The Great Bible Editor: Coverdale (1539) Revision of Matthew’s Bible “Great” because of size (16 ½” x 11”) First Bible “authorized” for public reading in the churches. Chained to pulpit to prevent theft
Geneva Bible 1560 A.D. Revision of the Great Bible First English Bible to have verse numbers First English Bible to be printed in Roman type Words supplied in italics to make it “readable” Shakespear’s Bible Pilgrim’s Bible Many Calvinistic (anti- Catholic) notes Official version of the Church of Scotland Most popular version for next 50 years. “Breeches Bible”
Bishop’s Bible 1568 A.D. “Queen Elizabeth’s Version” Revision of the Great Bible Published without Notes Did not equal the popularity of the Geneva Bible Christopher Columbus Bible Psalm 45:9
Rhemes-Douay Bible Catholic translation, made (primarily) by Gregory Martin New Testament – 1582; Old Testament – 1609/1610 Based on Latin Vulgate Copious notes supporting Catholic doctrine Revised in 1738 by Bishop Challoner; in 1811 by Thomas Haydock “Especially for the discoverie of the corruptions of divers late translations, and for cleering the controversies in religion”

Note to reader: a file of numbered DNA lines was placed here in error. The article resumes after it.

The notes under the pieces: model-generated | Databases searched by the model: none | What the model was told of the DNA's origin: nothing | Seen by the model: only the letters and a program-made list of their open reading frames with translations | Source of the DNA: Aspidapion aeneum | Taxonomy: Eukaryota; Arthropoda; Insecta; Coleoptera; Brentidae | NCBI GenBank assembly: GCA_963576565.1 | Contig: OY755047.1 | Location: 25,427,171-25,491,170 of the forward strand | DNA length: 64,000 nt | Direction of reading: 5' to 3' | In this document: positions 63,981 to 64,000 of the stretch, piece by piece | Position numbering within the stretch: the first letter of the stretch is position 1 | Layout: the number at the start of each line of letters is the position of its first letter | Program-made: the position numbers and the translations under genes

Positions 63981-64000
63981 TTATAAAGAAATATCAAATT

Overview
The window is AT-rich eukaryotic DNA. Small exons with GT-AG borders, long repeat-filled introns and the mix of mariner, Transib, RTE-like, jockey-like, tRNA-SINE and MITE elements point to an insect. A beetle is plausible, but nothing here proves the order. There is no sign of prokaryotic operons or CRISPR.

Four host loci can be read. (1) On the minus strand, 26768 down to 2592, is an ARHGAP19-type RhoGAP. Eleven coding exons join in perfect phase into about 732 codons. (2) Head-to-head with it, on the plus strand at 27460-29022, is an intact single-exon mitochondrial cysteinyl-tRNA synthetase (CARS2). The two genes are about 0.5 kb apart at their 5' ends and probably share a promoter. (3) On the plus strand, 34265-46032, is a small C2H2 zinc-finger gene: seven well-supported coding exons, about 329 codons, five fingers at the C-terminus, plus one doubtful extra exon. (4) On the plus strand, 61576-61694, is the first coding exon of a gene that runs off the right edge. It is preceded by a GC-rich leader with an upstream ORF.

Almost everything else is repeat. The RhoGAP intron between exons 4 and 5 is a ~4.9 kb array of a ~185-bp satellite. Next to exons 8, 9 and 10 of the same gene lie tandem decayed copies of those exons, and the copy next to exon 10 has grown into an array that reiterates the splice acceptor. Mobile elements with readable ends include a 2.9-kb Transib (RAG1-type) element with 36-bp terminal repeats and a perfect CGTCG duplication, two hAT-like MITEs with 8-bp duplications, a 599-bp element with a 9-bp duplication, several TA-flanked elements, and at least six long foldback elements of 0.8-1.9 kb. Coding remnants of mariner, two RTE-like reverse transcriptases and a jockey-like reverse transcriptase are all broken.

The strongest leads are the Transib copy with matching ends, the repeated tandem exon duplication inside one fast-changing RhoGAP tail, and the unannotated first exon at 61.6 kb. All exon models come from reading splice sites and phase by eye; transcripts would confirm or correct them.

King James Bible 1611 AD Revision of the Bishops Bible, which was a revision of the Great Bible, which was revision of the Matthews Bible, which was revision of the Tyndale Bible A team of 54 scholars ‘Contemporary’ English was not a priority. Not “authorized” by King James Became widely read because: Better Greek & Hebrew manuscripts Literary style was unsurpassed No marginal notes It had no peers for 270 years
English is an ever-changing language. Words change their meanings over time; new words are coined. Just as 1 st century Christians needed the word of God in their own vernacular, so does every generation. Reading skills vary; translations need to match reading skills of the readers. The accuracy of faith and doctrine is tested and clarified by reading a number of English versions WHY DO WE NEED NEW TRANSLATIONS OF THE BIBLE?